Natalie Foster is a trendsetter and an innovator. There’s no doubt about it. For proof of this, all one has to do is check out her website Girl’s Guide to Guns.
What is Girl’s Guide to Guns?
Well, it’s a blog, but not just any blog, it’s kinda like a lovechild between Vogue and Guns & Ammo, which if you follow that logic makes it the perfect place for women to go and learn about firearms and firearm-related accessories as well as the gun community as whole.
Foster was recently introduced as an NRA News commentator along with vlogger Mr. Colion Noir and former Navy SEAL Dom Raso, and like her two cohorts she was organically paired with a new NRA sect that caters to a specific market, i.e. women, military or the politically minded.
We sat down with Foster at the 142 NRA Annual Meetings and Exhibits at the George R. Brown Convention Center in downtown Houston, Texas, to pick her brain about a slew of issues, but mainly women and the gun culture.
She explained why she felt the need to become a gun blogger and what propelled her to become the face of women in this traditionally male dominated community.
“I felt like there were women out there who were interested in firearms and in fashion and in current events and in pop culture and in those kinds of things and there really wasn’t a platform for that at the time,” she said and added, “There was really no one talking about all those elements that come together to make us who are.”
So, she decided to fill that void, to serve that audience and consumer base that was arguably undervalued for a long time. The result is the popular Girl’s Guide to Guns.
In doing so, in creating this website and resource for female shooters and gun enthusiasts, she found herself in a unique position. That is, she developed considerable clout within the gun blogosphere. Her voice mattered. People wanted to know she thought about certain political issues, certain firearms, certain accessories and equipment, etc.
We asked her about this phenomenon, about the evolution of female gun writing, which in its current state seems to place the emphasis on the author’s opinion and position relative to larger milieu as opposed to straight, dispassionate journalism. To put it another way, the girl — not the gun — takes center stage.
“It’s true, you see a lot of people focusing on the women and the girls within the firearms sphere and less so on the guns,” said Foster. “But I think that’s where it needs to be right now because it’s been so traditionally male dominated for so long.”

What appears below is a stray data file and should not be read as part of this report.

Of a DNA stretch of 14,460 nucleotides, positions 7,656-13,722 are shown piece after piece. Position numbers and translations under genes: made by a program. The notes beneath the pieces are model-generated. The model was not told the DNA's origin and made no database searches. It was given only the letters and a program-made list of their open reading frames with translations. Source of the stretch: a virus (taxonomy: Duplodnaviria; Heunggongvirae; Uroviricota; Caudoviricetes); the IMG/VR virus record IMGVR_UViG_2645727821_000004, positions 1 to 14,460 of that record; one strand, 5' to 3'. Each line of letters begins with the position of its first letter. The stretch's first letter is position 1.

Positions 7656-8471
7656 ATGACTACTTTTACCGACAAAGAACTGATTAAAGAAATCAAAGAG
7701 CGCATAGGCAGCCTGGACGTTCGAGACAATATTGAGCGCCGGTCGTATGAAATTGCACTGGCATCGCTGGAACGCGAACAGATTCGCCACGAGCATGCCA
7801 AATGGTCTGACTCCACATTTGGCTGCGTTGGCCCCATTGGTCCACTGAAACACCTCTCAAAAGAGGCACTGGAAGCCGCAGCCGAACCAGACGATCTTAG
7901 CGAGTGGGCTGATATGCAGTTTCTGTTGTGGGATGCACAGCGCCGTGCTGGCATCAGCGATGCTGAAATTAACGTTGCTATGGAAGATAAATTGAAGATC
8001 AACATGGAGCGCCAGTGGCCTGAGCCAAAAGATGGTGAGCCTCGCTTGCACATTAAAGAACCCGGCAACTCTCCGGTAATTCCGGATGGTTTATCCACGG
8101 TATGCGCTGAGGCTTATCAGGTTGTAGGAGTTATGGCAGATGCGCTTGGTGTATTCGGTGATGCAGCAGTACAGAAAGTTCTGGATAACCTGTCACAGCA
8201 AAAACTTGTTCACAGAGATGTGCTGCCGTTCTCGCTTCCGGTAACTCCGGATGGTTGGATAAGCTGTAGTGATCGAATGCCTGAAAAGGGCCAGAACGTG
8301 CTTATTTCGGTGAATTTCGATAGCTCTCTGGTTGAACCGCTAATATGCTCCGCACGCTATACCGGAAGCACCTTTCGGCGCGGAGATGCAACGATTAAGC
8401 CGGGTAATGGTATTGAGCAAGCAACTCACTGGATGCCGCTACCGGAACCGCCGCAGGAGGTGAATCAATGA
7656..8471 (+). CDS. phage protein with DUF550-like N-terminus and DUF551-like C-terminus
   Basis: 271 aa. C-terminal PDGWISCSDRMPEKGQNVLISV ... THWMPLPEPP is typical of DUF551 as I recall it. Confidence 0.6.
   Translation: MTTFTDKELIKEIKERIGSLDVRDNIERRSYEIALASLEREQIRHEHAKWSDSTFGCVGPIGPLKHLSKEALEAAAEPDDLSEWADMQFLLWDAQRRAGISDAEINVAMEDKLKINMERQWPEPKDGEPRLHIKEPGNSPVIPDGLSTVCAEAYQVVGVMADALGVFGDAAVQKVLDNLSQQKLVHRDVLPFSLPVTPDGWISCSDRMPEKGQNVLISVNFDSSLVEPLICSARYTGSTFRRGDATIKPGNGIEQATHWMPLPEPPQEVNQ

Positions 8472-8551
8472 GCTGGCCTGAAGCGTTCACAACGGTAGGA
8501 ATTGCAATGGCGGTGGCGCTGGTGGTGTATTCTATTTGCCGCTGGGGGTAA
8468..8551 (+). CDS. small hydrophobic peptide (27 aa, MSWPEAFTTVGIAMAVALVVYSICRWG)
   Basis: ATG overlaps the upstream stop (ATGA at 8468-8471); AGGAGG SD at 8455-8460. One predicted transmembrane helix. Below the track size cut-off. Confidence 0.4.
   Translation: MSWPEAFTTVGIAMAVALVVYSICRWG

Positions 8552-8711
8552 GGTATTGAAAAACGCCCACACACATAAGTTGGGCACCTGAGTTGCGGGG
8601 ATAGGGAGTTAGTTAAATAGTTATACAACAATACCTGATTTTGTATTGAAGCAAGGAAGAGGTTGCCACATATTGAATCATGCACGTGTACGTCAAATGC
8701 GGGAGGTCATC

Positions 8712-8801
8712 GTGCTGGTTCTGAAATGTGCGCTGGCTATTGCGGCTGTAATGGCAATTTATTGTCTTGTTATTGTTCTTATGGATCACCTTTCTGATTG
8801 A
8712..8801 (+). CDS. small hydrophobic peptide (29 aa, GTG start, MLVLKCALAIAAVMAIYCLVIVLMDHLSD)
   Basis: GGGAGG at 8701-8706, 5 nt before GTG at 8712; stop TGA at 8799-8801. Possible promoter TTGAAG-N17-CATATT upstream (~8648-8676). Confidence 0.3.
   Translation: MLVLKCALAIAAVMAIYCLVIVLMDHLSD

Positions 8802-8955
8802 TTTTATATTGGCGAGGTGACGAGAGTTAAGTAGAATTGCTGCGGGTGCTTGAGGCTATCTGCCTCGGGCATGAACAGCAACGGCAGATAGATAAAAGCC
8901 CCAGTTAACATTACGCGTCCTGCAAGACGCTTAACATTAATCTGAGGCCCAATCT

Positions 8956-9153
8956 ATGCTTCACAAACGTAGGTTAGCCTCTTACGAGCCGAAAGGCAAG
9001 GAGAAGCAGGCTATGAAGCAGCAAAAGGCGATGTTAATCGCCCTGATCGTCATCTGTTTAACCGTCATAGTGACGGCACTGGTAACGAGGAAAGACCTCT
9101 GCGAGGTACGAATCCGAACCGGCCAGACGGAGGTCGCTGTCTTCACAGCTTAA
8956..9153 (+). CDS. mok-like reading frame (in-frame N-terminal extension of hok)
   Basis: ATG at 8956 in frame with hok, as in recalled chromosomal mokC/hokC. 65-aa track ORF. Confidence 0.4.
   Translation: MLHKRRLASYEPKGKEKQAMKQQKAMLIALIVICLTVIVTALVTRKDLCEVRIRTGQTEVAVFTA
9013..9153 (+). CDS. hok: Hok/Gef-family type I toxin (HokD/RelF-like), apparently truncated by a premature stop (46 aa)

“It’s a new push that’s never been seen before and it’s really exciting,” Foster continued. “So, it’s okay that the focus is on women right now.”
Along these lines, we asked Natalie her thoughts on the NRA’s revitalized Women’s channel (nrawomen.tv) and its New Energy campaign, which is designed “to expose the public to the female face of the NRA.” In particular, we asked her how this will impact the landscape of the gun world.
“It’s just super cool because the NRA is giving us a voice and, again, you hear that the media is pushing it on us, but it’s like ‘No, we’ve been here’ and the NRA has invested funds now to finally give us a voice, so I’m incredibly grateful,” said Foster.
“I hope it has a huge impact, actually. I hope that it normalizes the fact that women are here and we’re invested and involved and we’re excited to be here,” she added. “And I think it will and I think it can do that.”
We also asked Natalie about the pink gun controversy — if that’s what you want to call it — and whether she thought it was condescending or patronizing for gun manufacturers to offer women pink firearms.
“I think it’s hilarious that it’s so controversial because it’s so not,” said Foster, dismissing all the hubbub. “Women are personalizing the firearms industry. They’re personalizing their guns, they’re making them their own and I think it’s a wonderful thing.”
Indeed. Freedom of expression. Plus, on a practical level it don’t matter the color, a pink gun is every bit as effective as a black one.
Big thanks to Natalie for sitting down to chat with us. She’s a really cool person and she had a great sense of humor throughout our interview (which, was interrupted on several occasions, check out the beginning of the video where some guy randomly photo-bombs her intro).